A fortunate series of event (two consecutive long weekends and phenomenal rental car deal) meant that I decided to explore a piece of the New South Wales coast that I hadn’t visited before. Strangely, it’s the most conveniently accessible part from Canberra between Jervis Bay and Bateman’s Bay. I spent the night in Murramarang National Park, which is crisscrossed with fire trails leading to secluded beaches. After climbing all over a rocky headland, I found myself here at Myrtle Beach where there was an impressive shore break. I’ve since learned this is an “unofficial clothing optional beach”, which probably explains why the one person I did see stayed about 5 seconds. A big camera probably isn’t the best way to make friends on a nude beach!
Now…. for something completely different, a break from the Overland Track photos
Lake Superior, the World’s largest by surface area, with some of the clearest, cleanest fresh water there is. Much of the Canadian coast is rugged and offers limited access, but this isn’t one of those spots. As the Trans-Canada highway passes through Lake Superior Provincial park it nearly touches the water at Katherine Cove, where a couple of sandy beaches broken by rocky capes give easy access to the water.
The fist night in the tent was at Lake Windermere, and it was a cold one. At a couple of degrees below zero, there was frost on the tents and on the chicken-wire tread of the boardwalks. In some ways I regretted leaving my boots and socks to dry in the hut overnight – the 200m walk to retrieve them was… refreshing
I didn’t do a lot of swimming on the Overland Track, but I’m told the pool at the base of D’Alton Falls is one of the best places for it. It was a bit slippery getting down, but all the injuries among the group were relatively minor. The shockingly cold water was good for sore joints and pulled muscles anyway. This view is not of the falls (obviously), but looking the other way down the gorge. Dark, damp and mossy, it was very different from the other two visited on the day.
This one was a bit experimental. I’ve tried to combine HDR and panoramic photography before, but to very limited success. Here, however, the situation was calling out for it. The viewing point was just too close to the falls to capture things any other way. With some more careful technique than I’m usually willing to indulge in, though, it all went rather smoothly. This could put a big strain on data storage resources!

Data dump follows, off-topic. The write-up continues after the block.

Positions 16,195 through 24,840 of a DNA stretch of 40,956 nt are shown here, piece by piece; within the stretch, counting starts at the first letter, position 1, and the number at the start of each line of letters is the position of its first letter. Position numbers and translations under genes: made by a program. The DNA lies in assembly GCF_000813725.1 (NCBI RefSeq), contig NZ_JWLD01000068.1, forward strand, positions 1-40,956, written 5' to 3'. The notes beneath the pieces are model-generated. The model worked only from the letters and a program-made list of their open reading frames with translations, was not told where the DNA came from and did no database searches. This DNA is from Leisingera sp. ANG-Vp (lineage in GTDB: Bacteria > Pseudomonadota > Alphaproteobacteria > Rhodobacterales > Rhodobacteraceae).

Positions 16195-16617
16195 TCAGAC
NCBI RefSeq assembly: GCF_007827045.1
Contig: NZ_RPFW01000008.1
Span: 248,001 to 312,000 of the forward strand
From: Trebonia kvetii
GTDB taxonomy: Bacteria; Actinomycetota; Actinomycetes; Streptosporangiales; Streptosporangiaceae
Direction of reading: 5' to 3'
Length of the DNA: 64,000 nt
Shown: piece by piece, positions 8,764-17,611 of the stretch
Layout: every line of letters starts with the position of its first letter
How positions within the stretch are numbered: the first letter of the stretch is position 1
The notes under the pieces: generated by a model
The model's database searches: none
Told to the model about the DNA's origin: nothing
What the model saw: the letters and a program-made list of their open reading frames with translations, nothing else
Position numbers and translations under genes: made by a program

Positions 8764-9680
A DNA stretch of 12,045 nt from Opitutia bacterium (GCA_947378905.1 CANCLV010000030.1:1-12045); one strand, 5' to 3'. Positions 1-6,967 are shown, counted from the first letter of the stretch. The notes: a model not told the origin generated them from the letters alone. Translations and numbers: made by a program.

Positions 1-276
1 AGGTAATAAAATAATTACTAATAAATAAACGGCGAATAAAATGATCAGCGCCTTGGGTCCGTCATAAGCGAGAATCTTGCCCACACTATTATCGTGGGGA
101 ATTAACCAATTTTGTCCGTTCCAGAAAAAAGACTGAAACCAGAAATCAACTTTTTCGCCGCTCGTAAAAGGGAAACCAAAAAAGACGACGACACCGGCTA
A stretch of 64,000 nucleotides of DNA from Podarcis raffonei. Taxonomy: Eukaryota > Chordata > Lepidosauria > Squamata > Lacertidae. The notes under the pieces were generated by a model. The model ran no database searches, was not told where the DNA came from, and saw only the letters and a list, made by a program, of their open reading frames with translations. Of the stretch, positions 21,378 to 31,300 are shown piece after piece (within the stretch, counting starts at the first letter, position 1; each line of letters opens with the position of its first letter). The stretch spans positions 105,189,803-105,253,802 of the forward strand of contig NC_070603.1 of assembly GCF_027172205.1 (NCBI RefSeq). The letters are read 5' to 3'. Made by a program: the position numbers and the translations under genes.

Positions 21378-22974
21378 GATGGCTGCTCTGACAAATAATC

Furguson Falls were the second of three that can be easily accessed from the track toward Windy Ridge. They’re a bit rougher than the other two, so not as picturesque, but are easily the most accessible. A little scrambling gets you to rock platforms with great views. A little more over dry rocks and you could easily get to the falls themselves. We were all a bit worse for wear after the falls and slips at D’Alton Falls, so were happy for a few snapshots from the prescribed viewing area.
Mt Oakleigh is the peak in the centre with the jagged pinnacles. It’s quite the distinctive feature from the time it appears in the distance near Lake Willis until it disappears after crossing Pelion Gap. The climb to the top has a bit of everything: suspension bridge, mossy rainforest, steep athletic climb, rocky traverse, and bog crossing. The bog, in daylight, was a joy to cross; spongy underfoot with a clear dry trail through the middle. We would learn later that, in the dark, it becomes a featureless plain to the eyes and a feature-filld maze of sinkholes and streams for the feet.
So, I think it’s time to start getting some of these photos out of my computer and into other people’s. As a result, I’ll do my best to start putting something new up every day. Assuming I keep this up, the best way to be updated (other than checking in incessently) might be the following RSS feed.
First, then, another Overland Track picture…
Climbing up toward Pelion Gap we met another group at the turn-off to these small falls. They advised “It’s not very far and ok if you really like waterfalls”. We decided to have a look despite the warning. The main viewing point was only interesting in that the stream split to form a bit of an island, but the “falls” on either side were just a thin sheet rolling over the rocks. Felling a bit energetic, I followed the lefthand branch around a bit and found this pool.
After a steep, sweaty climb to the top of Mt Oakleigh there was a bit of a wait before sunset. An endorphin-stripping breeze was pushing the clouds away, but the usual Australian eucalypt haze created some interesting shafts of light. Most of the sunset action happened at the horizon – a bit of a disappointment after the hard slog to the top – but there was plenty else to see.
I’ve made two trips to Tasmania now, with a total of 4 days on which to get to the summit of Cradle Mountain. I’ve spent two afternoons drying out in Kitchen Hut waiting for the weather to clear and still have nothing to show for it. This view could very well be toward Cradle – I wouldn’t know! At least weather sealing let me have some fun with the camera in the heavy fog and drizzle.
Assuming you’re not Canadian and 18-60, my naming of a wild wallaby may seem, at best, out of character. Thanks to a certain “children’s troubadour” however, every wallaby I’ve seen in this country looks like a Willoughby to me.
Willoughby the wallaby and friends were a constant feature around the Waterfall Hut. They’re pretty tame, but not aggressive in looking for food. I guess most walkers, worried about starving themselves, are well-behaved when it comes to feeding local wildlife. Not sure how Willoughby would like a freeze-dried Ramen Bolognese anyway…